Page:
The Pet Tree House - Where Pets Are Family Too : Washington Humane Society-Washington Animal Rescue League: Monitor Your Animals with Extreme Heat in the Forecast for Days

Thursday, July 14, 2016

Washington Humane Society-Washington Animal Rescue League: Monitor Your Animals with Extreme Heat in the Forecast for Days

Washington, DC -  With the National Weather Service predicting temperatures around 90 degrees for the next seven days, the Washington Humane Society-Washington Animal Rescue League is asking all pet owners to take precautions with your pets during this period of extreme heat.

Some tips for pet owners, courtesy of WHS-WARL Director of Behavior and Training Alexandra Dilley.


  • Keep your pets indoors when temperatures are extreme and in the shade when they are outdoors.
  • Walk your pets early in the morning or later in the evening to avoid the hottest part of the day.
  • Give pets plenty of water to avoid dehydration.  When you walk your pet or take your pet outside, carry water with you.
  • Never leave your animals alone in a parked vehicle.  Temperatures in cars can increase rapidly and become lethal.
  • Animals with short noses such as Bulldogs, Pugs, Boston Terriers and Persian cats, struggle in the heat.  Dogs and cats cool themselves by breathing through their mouths, but those with flat faces cannot cool as quickly and need extra attention.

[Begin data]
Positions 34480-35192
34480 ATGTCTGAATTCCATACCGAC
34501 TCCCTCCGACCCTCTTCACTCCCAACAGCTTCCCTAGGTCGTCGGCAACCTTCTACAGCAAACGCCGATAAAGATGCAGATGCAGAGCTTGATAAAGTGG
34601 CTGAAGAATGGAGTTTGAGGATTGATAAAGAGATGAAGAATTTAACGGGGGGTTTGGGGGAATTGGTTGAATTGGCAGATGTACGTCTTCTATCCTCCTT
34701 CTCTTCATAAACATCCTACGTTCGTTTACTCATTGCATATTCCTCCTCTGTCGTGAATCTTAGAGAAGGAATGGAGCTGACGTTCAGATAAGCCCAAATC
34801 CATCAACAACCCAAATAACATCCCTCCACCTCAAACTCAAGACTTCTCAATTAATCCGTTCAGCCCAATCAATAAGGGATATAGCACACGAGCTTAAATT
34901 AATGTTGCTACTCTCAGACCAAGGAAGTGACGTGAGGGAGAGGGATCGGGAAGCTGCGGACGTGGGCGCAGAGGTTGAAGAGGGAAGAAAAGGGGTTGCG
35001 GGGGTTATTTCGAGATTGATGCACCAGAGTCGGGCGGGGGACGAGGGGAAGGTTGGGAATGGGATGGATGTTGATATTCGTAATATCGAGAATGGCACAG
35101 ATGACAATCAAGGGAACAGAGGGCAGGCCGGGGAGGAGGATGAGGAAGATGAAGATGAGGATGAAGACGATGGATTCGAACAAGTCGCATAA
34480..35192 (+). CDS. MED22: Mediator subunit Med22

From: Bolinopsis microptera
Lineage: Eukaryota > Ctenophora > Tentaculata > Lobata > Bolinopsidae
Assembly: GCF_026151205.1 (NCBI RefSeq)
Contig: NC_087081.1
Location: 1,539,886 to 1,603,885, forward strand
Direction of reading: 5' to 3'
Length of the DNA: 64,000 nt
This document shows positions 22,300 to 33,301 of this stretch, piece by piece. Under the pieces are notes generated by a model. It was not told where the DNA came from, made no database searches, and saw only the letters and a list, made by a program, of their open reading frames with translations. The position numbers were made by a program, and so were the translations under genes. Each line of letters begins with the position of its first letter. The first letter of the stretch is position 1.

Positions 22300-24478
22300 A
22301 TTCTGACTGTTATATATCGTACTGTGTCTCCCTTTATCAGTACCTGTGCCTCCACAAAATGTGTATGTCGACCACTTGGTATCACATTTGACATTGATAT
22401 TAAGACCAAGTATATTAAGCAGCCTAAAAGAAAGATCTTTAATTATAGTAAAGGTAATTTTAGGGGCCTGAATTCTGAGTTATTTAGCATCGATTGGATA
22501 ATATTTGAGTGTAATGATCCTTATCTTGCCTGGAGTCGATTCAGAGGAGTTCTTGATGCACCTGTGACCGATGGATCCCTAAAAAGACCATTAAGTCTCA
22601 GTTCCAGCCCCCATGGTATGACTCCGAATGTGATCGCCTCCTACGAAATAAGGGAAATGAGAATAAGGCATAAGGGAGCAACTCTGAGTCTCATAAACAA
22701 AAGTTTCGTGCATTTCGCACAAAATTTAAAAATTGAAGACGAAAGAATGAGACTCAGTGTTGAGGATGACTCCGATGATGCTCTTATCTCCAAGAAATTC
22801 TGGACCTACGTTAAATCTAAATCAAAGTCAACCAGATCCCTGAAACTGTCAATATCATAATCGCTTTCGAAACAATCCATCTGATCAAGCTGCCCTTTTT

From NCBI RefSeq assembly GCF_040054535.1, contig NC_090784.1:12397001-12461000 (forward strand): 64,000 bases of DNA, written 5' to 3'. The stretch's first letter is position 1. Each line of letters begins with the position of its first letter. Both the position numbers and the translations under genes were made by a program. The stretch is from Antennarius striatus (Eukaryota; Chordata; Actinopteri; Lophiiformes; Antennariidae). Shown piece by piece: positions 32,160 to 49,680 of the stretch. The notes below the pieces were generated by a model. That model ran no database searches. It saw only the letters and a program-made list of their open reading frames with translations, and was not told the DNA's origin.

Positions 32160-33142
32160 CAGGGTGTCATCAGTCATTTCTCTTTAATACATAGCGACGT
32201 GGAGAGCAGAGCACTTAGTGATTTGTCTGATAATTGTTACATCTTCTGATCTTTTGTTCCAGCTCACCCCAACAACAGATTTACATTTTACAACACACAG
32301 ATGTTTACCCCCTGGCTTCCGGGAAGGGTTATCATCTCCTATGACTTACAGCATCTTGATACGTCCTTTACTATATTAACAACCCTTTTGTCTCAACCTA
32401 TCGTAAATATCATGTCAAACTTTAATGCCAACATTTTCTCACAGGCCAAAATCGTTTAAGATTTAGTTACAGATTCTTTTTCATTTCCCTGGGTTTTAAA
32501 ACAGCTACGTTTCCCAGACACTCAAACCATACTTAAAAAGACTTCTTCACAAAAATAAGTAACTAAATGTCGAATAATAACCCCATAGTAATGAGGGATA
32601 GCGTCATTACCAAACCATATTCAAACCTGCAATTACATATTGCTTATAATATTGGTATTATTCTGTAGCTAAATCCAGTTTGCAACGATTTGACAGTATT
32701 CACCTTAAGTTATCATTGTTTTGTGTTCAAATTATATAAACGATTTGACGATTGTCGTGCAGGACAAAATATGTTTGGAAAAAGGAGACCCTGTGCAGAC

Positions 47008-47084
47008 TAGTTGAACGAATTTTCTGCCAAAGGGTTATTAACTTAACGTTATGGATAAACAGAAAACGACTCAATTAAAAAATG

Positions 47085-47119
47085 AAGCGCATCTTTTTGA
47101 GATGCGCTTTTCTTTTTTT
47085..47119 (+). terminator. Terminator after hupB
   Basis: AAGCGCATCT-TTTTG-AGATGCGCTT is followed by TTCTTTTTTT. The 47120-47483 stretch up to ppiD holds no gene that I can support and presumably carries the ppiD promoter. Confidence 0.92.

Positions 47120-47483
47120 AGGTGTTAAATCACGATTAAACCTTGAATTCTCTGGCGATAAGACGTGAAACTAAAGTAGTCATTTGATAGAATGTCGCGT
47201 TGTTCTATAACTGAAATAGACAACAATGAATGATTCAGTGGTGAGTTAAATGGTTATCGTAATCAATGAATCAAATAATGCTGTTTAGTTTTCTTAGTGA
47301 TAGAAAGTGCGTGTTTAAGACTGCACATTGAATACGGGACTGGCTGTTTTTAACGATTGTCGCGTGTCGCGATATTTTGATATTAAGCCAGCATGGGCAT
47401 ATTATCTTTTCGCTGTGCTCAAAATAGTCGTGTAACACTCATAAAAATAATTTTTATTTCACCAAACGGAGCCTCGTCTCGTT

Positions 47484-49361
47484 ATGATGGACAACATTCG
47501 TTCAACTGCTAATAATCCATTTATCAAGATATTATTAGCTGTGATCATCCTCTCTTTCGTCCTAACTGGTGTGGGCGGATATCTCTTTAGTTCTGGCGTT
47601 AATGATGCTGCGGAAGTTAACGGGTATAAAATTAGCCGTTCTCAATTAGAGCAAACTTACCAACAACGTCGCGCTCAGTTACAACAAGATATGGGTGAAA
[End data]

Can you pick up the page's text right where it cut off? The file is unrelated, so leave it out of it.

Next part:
• If your pet is panting excessively, drooling, struggling to walk, is lethargic or has bloody diarrhea or vomiting, know that that these are potentially signs of overheating. 
  • Windows in the home that are open should have screens.  Pets can fall out of open, unsecured windows.
  • Be careful with dogs on asphalt in the heat.  Not only are their paws sensitive but because their bodies are closer to the asphalt, they can overheat more easily.
  • As always, if you think your pet is in distress due to the heat, call your veterinarian as soon as possible.

 About Washington Animal Rescue League/Washington Humane Society (WARL-WHS):

The Washington Humane Society -Washington Animal Rescue League combined organization cares for more than 60,000 animals annually. The broad range of programs offered include: rescue and adoption, humane law enforcement, low-cost veterinary services, animal care & control, behavior and training, spay-neuter services, humane education, and many others.  Operating four animal-care facilities in Washington, D.C., the organization occupies a significant footprint in the District, and serves as a resource to current pet guardians and prospective adopters across the region. 



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